Candidates also must agree to spend no more than $150,000 in the primary – which ends in August – and no more than $300,000 overall including the general election.

Holmes opponent, Scott Lindsay, is not participating in the voucher program. Lindsay, who is Mayor Ed Murray’s public safety advisor, has raised $27,735 so far, according to state records. But because he is not taking public money, he is not limited in his fundraising for either the primary or general election.

The voucher program started with the passage of Initiative 122, the “Honest Elections Seattle” measure approved by city voters two years ago.

The money linked to unassigned vouchers will remain in the election funds pool for the next election cycle when additional city council seats will be eligible (2019) and the mayor’s race (2021). The fund is expected to collect $3 million annually from the fee that adds, on average, an additional $11 to the taxes on each home.

Holmes said the program is a work in progress.“We’ll be talking to them about what can be improved,” he said. “The turn-around for the money is slow, for example.”

DCG

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8 responses to “Seattle redistributes $230,000 of taxpayer money to political candidates in the name of “democracy”

  1. Talk about Communism at its best! Here the politicians are FORCING home owners to support their campaigns whether they lake it or not. Politicians should have to get out and convince willing voters to donate to their campaigns. people with Green Cards are eligible to apply for vouchers???? I did not know that we allowed NON- citizens to vote yet they can TAKE tax money from tax payers and give it to a candidate of their choice????? Maybe it is time to give California back to Mexico!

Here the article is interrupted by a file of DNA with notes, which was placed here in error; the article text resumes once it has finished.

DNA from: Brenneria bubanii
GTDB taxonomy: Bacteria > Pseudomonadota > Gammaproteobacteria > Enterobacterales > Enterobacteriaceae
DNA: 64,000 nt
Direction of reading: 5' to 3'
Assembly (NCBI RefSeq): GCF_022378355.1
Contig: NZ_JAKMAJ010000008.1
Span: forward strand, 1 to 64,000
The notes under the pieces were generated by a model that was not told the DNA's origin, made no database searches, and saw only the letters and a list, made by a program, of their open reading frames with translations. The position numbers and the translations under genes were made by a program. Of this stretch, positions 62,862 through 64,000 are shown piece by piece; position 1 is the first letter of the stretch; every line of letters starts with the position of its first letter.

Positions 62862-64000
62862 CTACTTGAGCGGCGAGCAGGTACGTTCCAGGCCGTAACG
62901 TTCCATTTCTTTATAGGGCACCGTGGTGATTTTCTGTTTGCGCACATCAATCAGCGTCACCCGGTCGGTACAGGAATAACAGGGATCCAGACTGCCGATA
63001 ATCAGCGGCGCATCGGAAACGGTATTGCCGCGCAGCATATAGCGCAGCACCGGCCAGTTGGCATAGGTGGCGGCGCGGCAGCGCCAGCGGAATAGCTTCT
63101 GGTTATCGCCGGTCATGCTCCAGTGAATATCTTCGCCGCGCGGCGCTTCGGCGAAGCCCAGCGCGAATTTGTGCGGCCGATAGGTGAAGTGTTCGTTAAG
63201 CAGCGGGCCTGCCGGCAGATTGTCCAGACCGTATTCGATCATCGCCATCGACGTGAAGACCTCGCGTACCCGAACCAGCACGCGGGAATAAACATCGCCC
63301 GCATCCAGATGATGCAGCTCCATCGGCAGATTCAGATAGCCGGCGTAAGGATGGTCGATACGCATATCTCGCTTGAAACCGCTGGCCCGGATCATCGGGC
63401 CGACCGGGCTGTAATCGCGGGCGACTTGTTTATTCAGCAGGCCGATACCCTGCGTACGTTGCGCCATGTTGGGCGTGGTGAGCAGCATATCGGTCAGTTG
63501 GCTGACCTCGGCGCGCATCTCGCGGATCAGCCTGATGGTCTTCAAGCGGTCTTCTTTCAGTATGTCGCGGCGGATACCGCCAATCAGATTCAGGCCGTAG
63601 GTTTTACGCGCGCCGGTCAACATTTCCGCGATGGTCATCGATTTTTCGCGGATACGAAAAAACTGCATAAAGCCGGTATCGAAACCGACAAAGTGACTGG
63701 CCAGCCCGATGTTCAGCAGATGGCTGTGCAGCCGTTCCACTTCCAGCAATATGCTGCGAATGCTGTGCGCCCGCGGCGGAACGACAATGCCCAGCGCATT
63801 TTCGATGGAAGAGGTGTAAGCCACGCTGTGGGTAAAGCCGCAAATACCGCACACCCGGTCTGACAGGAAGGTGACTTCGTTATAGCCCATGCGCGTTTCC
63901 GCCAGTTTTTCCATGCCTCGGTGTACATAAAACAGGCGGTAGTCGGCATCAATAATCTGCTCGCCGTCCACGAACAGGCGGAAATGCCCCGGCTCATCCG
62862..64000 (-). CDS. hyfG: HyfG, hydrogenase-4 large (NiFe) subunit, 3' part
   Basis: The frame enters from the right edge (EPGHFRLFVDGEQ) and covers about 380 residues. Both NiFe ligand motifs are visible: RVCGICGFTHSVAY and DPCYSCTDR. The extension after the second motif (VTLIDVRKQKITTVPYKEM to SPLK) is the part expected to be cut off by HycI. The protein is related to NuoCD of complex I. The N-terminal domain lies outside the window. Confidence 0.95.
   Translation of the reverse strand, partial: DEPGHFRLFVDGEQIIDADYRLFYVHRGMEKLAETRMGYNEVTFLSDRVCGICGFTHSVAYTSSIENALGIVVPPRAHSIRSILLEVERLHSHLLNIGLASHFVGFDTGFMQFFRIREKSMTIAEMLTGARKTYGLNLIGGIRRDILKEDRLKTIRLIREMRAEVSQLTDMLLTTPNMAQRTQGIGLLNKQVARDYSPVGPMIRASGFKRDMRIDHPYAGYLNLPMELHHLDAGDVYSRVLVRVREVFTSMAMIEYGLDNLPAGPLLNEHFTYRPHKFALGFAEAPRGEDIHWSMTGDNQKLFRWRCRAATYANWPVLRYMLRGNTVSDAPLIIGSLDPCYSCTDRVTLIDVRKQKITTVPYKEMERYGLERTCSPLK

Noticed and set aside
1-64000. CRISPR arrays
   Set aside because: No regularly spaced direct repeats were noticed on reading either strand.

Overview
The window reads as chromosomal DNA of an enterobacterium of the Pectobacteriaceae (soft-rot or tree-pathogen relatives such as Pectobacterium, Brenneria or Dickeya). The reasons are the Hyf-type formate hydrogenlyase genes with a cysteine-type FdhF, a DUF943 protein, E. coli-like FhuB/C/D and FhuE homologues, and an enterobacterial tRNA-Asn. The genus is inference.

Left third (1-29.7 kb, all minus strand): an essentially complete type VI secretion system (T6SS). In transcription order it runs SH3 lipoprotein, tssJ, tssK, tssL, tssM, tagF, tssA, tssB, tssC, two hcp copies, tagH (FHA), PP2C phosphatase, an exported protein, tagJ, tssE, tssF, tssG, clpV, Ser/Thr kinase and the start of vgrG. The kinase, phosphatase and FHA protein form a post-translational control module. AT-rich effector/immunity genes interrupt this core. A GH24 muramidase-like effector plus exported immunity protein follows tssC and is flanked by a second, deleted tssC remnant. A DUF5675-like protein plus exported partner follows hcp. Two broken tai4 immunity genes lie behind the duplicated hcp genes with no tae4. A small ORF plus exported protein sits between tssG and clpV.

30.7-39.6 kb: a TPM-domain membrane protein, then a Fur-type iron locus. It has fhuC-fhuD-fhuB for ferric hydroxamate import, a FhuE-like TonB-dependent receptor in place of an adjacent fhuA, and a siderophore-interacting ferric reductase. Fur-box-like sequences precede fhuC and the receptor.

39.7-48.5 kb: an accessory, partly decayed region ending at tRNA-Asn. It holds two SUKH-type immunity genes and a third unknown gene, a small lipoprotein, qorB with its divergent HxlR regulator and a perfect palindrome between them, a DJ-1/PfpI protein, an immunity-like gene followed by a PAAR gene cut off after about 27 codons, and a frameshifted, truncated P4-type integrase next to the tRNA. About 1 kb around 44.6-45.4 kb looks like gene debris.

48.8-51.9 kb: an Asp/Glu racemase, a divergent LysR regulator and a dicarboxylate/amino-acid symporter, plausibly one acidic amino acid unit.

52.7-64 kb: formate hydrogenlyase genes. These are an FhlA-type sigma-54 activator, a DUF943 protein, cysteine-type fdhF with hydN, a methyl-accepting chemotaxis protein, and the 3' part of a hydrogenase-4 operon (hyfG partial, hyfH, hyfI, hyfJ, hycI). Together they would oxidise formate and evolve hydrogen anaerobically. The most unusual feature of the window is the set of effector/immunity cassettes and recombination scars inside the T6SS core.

Liked by 4 people

  2. Lenin kept calling it “democracy” too…

    Liked by 2 people

  3. it literally “pays” to run for office in seattle

    Liked by 2 people

  4. I have no doubt that this boondoggle will bring about fair and honest elections. SARC

    Liked by 3 people

  5. Joseph Stalin is smiling up from Hell right now.
    I wish that those property owners would SUE them for this totally illegal robbery they are foisting on those who dare own property in Seattle. Absolute FILTHY DIRTY COMMIE PIGS! And, since the state ‘owns’ your property, if you refuse to pay, they’ll steal your house! And then you can become homeless and get all sorts of “Free” government programs and cost the state even more money than they gained when they taxed you and took your property.
    And people wonder why the government fails.

    Liked by 1 person

  6. I’ll gladly let them play their games with the local “voting”;They should be warned that since they’ve blatantly adopted a Communist-principled local Government,America must now consider them as “Hostile to America” and no longer allow them to vote in National Elections. This,too,might be worthy of a full investigation by the Dept. of Homeland Security,as a City in America going Communist could very well be a risk to American Security.

    Liked by 1 person